Boundaries may have blurred and parameters extended over its 25 years, but WOMADelaide has unwaveringly maintained its status as Australia’s most stimulating and satisfying festival.

In terms of diversity and musical excellence, 2017’s silver jubilee event (March 10-13), featuring 60 acts and upward of 400 artists from 30 countries watched over the four days by a combined attendance in excess of 90,000, was pure gold — the equal of any of its predecessors.

Most tastebuds would have been well and truly sated by the concerts alone, irrespective of the ancillary entertainment provided by roaming performers, talk sessions, international cooking demonstrations and artist workshops.

Discovery being the essence of any great festival, this self-confessed “trainspotter” made his annual pilgrimage to Adelaide’s Botanic Park primarily in search of fresh global treasures. His exploration was richly rewarded!

Two bands from opposite ends of South America and the Latin spectrum playing mind-blowing, if vastly contrasting, music provided unexpected pleasures.

To be honest, punters who took pleasure in the anaesthetised version of tango delivered by the electronically-inclined Gotan Project at a past WOMADelaide might have found Orquesta Típica Fernandez Fierro’s radical take on Argentina’s national genre a painful experience. The band’s playing, peppered with punk attitude, was the antithesis of tango nuevo and probably more in accordance with the music’s origins in the back streets and brothels of late-19th century Buenos Aires.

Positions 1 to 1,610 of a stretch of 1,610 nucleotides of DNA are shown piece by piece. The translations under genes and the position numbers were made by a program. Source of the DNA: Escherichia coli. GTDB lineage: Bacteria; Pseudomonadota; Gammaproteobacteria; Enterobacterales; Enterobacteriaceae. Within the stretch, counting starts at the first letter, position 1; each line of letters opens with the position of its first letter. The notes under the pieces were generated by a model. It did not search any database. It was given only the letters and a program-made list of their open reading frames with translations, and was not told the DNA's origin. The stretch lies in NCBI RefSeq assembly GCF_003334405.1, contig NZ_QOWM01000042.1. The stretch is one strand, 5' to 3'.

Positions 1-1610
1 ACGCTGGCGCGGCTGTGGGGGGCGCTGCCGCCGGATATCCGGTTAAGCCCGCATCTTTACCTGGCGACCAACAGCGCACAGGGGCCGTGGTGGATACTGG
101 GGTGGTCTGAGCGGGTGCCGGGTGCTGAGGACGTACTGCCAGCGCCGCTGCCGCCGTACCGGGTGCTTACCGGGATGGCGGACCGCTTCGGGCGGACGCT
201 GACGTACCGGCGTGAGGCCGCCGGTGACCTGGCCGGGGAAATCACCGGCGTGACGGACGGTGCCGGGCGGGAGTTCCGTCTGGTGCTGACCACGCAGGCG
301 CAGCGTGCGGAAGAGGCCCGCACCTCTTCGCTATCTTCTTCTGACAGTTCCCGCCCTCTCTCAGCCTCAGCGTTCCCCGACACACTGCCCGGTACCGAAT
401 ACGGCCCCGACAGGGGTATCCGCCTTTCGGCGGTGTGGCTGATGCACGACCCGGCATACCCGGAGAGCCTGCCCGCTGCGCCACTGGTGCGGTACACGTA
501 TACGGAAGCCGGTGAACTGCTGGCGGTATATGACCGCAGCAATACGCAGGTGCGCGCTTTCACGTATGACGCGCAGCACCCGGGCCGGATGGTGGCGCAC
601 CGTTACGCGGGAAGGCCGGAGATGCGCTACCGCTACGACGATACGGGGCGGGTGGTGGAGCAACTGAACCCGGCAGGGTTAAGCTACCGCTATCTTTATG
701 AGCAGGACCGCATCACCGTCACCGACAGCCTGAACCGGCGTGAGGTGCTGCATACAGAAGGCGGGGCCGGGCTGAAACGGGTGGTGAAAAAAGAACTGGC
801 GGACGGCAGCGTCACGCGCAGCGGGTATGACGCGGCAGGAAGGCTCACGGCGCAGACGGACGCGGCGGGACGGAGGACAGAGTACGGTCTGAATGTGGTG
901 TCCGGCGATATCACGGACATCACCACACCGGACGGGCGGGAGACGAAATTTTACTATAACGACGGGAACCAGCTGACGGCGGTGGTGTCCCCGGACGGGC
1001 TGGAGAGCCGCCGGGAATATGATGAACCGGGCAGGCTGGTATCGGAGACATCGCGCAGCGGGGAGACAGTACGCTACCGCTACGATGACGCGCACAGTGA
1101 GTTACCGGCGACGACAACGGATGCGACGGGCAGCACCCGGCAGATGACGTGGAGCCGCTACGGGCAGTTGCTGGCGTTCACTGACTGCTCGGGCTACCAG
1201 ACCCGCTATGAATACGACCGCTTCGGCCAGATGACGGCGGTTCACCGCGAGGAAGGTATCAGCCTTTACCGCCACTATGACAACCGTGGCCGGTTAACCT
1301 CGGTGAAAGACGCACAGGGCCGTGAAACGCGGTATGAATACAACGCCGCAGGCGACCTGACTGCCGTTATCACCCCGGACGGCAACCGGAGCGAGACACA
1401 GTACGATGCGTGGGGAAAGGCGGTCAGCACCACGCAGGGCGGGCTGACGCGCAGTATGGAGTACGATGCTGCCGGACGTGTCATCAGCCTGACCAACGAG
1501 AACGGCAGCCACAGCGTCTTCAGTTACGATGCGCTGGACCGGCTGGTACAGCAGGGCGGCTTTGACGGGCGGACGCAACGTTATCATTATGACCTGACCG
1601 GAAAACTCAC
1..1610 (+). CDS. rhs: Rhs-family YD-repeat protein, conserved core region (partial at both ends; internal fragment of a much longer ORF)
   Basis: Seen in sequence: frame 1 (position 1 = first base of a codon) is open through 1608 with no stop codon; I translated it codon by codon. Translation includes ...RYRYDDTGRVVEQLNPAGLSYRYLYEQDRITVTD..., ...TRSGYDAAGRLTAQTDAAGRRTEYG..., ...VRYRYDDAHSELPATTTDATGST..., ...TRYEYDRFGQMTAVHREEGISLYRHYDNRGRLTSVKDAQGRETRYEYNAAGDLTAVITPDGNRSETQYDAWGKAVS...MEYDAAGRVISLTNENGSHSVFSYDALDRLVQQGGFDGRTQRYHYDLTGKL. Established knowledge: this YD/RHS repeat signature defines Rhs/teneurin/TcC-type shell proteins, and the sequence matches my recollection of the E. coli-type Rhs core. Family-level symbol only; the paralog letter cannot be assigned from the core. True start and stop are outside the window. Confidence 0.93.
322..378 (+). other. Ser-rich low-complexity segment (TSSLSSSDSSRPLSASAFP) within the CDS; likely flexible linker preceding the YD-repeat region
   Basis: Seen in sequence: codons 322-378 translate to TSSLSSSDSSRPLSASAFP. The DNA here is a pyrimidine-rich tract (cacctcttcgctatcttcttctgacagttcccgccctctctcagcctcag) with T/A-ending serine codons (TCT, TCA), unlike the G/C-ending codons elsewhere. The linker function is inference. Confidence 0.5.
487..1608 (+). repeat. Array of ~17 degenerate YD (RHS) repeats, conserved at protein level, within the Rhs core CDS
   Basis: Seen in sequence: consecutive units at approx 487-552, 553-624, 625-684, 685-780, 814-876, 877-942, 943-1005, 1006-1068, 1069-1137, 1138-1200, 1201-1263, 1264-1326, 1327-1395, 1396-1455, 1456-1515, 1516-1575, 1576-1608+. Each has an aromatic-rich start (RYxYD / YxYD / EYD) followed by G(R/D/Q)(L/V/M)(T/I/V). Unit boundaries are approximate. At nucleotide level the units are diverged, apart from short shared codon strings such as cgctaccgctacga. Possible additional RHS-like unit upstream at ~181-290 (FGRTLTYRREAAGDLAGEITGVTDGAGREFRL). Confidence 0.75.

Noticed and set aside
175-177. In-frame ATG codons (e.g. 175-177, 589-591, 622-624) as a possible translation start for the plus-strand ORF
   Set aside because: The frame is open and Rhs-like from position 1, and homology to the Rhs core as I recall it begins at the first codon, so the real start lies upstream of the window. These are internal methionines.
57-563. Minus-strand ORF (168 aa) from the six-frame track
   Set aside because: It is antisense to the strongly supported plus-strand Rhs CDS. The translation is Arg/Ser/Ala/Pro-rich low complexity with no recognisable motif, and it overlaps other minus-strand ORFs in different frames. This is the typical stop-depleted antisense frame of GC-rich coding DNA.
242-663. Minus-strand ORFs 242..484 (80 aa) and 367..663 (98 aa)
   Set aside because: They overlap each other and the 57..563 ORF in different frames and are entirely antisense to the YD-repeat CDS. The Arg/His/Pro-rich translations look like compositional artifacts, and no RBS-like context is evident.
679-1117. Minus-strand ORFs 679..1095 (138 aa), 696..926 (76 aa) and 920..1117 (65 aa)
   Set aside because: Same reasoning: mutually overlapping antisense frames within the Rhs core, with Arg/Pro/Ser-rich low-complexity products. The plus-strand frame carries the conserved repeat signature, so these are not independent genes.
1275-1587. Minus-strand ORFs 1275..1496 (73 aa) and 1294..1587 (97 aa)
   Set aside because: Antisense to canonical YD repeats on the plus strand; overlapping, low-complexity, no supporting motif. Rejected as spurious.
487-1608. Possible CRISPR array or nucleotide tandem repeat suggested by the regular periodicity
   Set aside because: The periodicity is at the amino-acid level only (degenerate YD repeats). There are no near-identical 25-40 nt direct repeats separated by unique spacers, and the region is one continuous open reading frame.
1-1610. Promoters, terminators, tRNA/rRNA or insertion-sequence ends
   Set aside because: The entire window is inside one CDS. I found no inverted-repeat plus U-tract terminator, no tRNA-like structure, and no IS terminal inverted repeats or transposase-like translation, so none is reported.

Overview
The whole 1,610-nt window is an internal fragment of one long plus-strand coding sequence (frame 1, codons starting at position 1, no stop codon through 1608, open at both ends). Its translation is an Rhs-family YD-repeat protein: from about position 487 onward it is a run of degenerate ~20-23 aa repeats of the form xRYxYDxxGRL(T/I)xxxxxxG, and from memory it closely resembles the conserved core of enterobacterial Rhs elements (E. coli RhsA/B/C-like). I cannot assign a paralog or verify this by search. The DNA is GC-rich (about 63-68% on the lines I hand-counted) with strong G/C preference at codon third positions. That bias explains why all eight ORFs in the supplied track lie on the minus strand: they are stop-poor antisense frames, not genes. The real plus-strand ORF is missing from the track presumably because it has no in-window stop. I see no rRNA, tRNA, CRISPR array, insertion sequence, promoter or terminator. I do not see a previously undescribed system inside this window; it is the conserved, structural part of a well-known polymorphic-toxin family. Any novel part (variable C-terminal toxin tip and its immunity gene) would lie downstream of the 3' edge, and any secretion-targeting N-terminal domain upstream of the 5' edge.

Driven demonically by four front row bandoneon (concertina) players working in thunderous tandem with three equally strident violinists on a riser above, and flanked by cellist, double bassist and a pianist, the 12-piece ensemble served up an artistic, energetic and highly dramatic theatrical experience, enhanced by edgy strobe-like lighting and a wild-haired siren of a singer, who sang love songs for lonely girls with the unbridled zeal of a South American Janis Joplin.

Other opening night acts the Warsaw Village Band and Xylouris White, who respectively performed Polish and Cretan folk music with rock intensity, were tame by comparison with the somewhat ponderously monikered Argentinians.

Colombia’s La Mambanegra, an ensemble that succeeded in matching the passion, power and virtuosity of Orquesta Típica Fernandez Fierro’s performances, took the honours on Saturday night with a sparkling show that even induced committed non-gyrators to trip the light fantastic. This 10-piece unit is quite simply the most electrifying Latin dance band experienced by your veteran correspondent in four decades of festival going. Serpentine and sassy, La Mambanegra’s members were perpetual motion on stage, exuding ebullience and superb musicianship as they created intoxicating rhythms that combined funk, hip-hop and 1970s’ style New York salsa with superb arrangements and superlative solos. The lead singer surpassed himself during Sunday’s set with a sizzling saxophone solo.